The chancellor has announced that the £20 a week increase in universal credit payments will be extended for another six months.
Rishi Sunak said the measure, which is worth £1,000 a year, would help those hit hardest by coronavirus.
But campaigners said the top up, introduced at the start of the pandemic, should be permanent.
Labour said the move does nothing to address insecurity and inequality.
Universal credit is claimed by more than 5.5 million households across the UK.
The payment was increased by £20 a week in April 2020 as part of the Chancellor's early economic response to the pandemic.
The Joseph Rowntree Foundation - a charity which researches poverty - says millions of households would have faced an income loss equivalent to £1,040 a year if the increase was scrapped, with 500,000 more people driven further into poverty.
Delivering his Budget statement, Mr Sunak said the extension would mean support remains in place until the end of September - "well beyond" the end of the current lockdown in England.
The chancellor also brought forward previously announced changes to help people keep more of their benefit.
From April, Universal Credit claimants who get a loan, or advanced payment while their application is being processed, will get two years rather than one to pay it back.
And maximum repayments will be set at a lower level - 25% rather than 30% of their benefit.
But charities have called on the government to make the top up permanent, saying families need "help and certainty, not a stay of execution".
Imran Hussain, Action for Children's director of policy and campaigns, said: "It makes no sense to cut this lifeline in six months when the furlough scheme will have ended and unemployment is expected to be near its highest - exactly when families will need it most."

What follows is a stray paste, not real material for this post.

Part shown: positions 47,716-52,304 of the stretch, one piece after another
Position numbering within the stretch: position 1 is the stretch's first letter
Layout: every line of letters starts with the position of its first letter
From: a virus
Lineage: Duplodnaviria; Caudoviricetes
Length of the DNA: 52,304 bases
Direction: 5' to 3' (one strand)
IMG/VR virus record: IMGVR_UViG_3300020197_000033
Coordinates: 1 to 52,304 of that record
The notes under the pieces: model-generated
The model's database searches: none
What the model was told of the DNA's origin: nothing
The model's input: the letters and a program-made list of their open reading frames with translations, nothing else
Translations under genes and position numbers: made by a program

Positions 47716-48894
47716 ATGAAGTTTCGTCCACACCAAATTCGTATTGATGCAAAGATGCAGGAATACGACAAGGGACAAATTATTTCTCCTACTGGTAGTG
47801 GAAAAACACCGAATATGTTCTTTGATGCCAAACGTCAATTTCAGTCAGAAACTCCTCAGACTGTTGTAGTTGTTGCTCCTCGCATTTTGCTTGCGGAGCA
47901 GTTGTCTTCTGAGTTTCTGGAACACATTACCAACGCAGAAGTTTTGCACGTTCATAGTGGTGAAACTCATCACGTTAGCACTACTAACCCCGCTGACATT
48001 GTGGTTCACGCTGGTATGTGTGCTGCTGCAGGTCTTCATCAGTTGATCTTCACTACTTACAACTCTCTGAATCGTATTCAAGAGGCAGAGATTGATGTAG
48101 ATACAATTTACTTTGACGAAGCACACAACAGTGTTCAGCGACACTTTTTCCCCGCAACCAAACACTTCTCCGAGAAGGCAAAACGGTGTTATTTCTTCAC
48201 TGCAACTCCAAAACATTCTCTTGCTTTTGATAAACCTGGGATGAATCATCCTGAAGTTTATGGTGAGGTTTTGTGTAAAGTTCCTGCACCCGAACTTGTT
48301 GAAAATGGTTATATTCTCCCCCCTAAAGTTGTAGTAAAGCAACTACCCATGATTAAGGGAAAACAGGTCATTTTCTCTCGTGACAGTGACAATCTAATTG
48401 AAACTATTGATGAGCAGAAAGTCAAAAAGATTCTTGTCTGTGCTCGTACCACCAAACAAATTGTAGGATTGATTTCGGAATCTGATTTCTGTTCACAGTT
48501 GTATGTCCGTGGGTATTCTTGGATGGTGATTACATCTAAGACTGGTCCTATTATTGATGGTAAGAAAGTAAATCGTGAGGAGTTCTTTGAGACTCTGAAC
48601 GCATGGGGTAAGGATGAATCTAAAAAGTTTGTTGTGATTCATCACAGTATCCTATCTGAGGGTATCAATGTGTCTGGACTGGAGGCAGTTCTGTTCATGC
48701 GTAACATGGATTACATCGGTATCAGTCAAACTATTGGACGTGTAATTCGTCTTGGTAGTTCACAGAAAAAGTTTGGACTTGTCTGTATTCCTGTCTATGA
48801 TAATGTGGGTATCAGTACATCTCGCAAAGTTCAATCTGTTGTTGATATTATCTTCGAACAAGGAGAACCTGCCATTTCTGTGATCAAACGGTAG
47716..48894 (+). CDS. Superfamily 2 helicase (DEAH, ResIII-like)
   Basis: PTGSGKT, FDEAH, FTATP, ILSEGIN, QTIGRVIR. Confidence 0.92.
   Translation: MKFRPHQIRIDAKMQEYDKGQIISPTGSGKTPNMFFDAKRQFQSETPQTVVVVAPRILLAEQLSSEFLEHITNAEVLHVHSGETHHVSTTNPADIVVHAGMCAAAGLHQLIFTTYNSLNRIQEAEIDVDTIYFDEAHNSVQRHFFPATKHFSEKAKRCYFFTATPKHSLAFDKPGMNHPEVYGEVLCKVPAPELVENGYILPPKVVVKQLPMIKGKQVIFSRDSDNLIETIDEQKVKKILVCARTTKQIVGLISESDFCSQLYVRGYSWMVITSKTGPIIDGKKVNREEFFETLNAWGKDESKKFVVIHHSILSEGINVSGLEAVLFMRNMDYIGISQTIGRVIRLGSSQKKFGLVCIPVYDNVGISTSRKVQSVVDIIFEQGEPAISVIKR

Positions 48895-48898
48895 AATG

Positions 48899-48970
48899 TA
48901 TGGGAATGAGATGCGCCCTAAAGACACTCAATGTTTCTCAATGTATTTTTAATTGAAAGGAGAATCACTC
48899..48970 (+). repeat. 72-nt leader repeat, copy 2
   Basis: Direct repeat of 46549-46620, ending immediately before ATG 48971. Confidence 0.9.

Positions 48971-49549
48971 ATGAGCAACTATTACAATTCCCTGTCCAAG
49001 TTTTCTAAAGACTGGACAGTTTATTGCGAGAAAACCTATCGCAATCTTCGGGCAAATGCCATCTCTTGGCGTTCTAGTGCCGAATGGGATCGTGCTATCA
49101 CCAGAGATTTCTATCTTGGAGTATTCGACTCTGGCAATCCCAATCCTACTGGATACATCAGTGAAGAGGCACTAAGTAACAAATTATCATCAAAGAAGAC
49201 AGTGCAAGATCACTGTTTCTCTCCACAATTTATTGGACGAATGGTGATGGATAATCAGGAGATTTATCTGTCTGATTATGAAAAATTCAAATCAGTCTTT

He added: "There's no faster way to push more children into poverty than by snatching £20 a week out of the pockets of our country's poorest families."
In February, the Commons Work and Pensions Committee said keeping the higher rate until April 2022 must be the "bare minimum".
Labour leader Sir Keir Starmer said the government has "papered over the cracks" in the Budget rather than "rebuilding the foundations".
He accused the chancellor of being "dragged kicking and screaming to extend the uplift in universal credit but only for a few months".
He added that "the threat of losing £1,000 a year still hangs over six million families".
He said Labour would keep the uplift until a "new fairer system" could be put in place.
What is universal credit?
Universal credit is a single payment replacing old benefits such as housing benefit and child tax credits.
You can claim universal credit if you are on a low income or are out of work.
The standard allowance varies from around £340 to just under £600 a month, depending on your age or whether you are single.
You may be eligible to receive more money on top of the standard allowance if, for example, you have children or a health condition.